"We did it more for the children, they're all citizens," said Perez's daughter, Ofelia Ibarra, 28. "We couldn't risk their lives."
Makes your heart swell with American pride.That's one thing I love about all of this. I'm supposed to be super ultra patriotic and wave the flag and defend this great country and be forever grateful and thankful for the opportunity to be here, but also a chunk of the American population hates me because I speak Spanish and thinks I'll never be truly American because I wasn't born here but also I still need to be patriotic and suppourt are troopes.
But I think about those who are affected and I wonder what will happen to them. I wonder what would happen to me if I were one of them, as I so easily could be. What would I do now, at age 48, if I were deported to a country that I have not seen in more than 40 years and whose language I no longer speak? How would I work? How would I survive? In my case it would be a particularly pressing problem, given how critical I have been of Russia's current president. The risk of political persecution would be all too real for me -- as it is for "dreamers" who might be deported to repressive countries. And what would happen to my family -- to my partner, to my children, to my stepchildren? None of them are Russian. A move would be even more jarring for them than for me.
The result of all this hate-mongering is that for the first time, I no longer feel like a "real" American. I now feel like an outcast, a minority. I'm already a person without a party, having left the GOP after 30 years because of my opposition to Trump and all that he stands for. Increasingly I feel like a Jew, an immigrant, a Russian -- anything but a normal, mainstream American.That may be precisely what Trump and his most fervent supporters intend. They are redefining what it means to be an American. The old idea that anyone who embraces America's ideals can become an American is out. A White House aide has even repudiated the words on the Statue of Liberty: "Give me your tired, your poor, Your huddled masses yearning to breathe free." Instead, American-ness is being redefined in blood-and-soil terms. I find myself increasingly forced to think of my ethnic identity instead of the national identity I adopted as a boy in 1976. That is discomfiting for me, and a tragedy for America.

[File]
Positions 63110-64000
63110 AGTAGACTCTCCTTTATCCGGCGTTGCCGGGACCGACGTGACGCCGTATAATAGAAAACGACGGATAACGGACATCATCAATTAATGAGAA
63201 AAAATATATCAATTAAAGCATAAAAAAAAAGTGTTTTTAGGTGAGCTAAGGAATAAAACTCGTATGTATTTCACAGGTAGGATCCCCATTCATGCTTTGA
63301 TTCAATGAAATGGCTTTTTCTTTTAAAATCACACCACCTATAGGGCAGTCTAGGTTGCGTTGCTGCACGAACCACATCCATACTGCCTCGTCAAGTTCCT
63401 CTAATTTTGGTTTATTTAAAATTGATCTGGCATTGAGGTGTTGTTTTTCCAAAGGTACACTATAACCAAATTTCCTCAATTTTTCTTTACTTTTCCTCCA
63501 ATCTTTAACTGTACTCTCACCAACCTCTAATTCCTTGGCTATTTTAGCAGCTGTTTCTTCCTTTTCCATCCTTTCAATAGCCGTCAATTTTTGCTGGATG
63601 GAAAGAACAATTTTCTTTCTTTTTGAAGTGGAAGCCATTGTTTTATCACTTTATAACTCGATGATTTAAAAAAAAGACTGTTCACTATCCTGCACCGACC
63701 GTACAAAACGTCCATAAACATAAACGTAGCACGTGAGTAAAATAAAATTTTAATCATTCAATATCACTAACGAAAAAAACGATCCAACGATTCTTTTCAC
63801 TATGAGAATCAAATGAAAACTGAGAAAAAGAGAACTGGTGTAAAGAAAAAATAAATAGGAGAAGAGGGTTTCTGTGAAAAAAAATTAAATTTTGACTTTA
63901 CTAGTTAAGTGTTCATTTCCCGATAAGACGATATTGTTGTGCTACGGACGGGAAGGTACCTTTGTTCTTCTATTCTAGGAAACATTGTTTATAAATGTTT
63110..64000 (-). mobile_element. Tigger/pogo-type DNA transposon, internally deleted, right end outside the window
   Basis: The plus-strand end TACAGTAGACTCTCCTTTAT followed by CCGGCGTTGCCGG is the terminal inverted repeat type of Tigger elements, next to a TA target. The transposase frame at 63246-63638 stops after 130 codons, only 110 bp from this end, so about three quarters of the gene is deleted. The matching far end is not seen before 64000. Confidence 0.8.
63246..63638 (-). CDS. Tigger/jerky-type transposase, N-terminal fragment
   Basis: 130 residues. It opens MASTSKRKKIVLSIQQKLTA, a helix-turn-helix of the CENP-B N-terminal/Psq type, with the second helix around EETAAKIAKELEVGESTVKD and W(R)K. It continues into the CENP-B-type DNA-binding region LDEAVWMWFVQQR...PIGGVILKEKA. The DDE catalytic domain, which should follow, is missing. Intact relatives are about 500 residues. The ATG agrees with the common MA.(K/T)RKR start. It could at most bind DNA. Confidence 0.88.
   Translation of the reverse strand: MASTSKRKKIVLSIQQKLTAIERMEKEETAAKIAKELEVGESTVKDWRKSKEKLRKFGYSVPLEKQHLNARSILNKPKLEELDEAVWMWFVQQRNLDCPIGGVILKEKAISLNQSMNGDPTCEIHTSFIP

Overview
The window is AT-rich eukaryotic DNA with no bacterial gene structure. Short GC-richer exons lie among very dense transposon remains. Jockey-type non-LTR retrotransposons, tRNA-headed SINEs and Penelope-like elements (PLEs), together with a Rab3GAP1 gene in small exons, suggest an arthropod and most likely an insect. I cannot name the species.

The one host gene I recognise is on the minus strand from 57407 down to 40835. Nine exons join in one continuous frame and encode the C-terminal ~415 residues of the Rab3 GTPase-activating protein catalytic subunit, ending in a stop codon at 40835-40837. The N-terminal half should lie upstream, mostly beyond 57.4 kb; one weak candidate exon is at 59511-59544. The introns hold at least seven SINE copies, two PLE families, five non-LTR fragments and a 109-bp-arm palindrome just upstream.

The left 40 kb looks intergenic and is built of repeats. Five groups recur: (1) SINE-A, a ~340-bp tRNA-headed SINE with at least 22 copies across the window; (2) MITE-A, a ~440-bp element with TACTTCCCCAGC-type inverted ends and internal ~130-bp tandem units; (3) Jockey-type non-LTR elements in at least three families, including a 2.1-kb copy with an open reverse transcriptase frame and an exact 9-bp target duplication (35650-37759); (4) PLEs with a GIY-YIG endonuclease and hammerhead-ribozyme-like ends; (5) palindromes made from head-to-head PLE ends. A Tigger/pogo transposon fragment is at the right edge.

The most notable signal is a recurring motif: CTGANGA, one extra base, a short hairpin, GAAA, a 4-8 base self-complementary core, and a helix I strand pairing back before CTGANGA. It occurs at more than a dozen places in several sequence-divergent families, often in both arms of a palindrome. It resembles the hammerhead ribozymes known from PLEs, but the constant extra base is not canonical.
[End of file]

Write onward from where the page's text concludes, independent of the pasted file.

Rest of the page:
Like an increasing number of children in Southern California, Elizabeth and her older sister, Stephanie, moved to Mexico because their parents had been deported, and educators on both sides of the border worry that even more American kids will leave the U.S. since President Trump has made strict immigration policy a cornerstone of his agenda.More and more families are hedging their bets, preferring to stay united in Mexico rather than be separated by international borders.Already, researchers and authorities estimate that between half a million and 800,000 American children have moved to Mexico since 2008 and most come from California.It's creating an education conundrum that strains the resources of the Mexican and U.S. governments.In Mexico, American-citizen children face an education system that isn't fully prepared for the influx of students, especially students who don't speak Spanish. And children who choose to stay in the U.S., separated from their parents who return to Mexico, are more likely to suffer from early-onset mental illness and behavioral problems. Both groups are likely to drop out of school altogether."With the new government in the U.S. there is a lot of speculation that there is going to be a massive exodus so that the Mexicans are going to get back to Mexico," said Mario Benitez Reyes, superintendent of schools in Tecate.
Children like Elizabeth are called "los invisibles," or the invisible ones. These students can slip through the Mexican education system largely unnoticed -- just one more Latino face in a sea of others staring back at the teacher -- but they face a steep learning curve when they arrive. Many speak little to no Spanish and feel isolated in school.The Mexican Education Department has an immersion program called identify primarily American students and help them assimilate to Mexican schools, but it's expensive to hire teachers for the program, Benitez Reyes said, and resources are unevenly distributed across the country.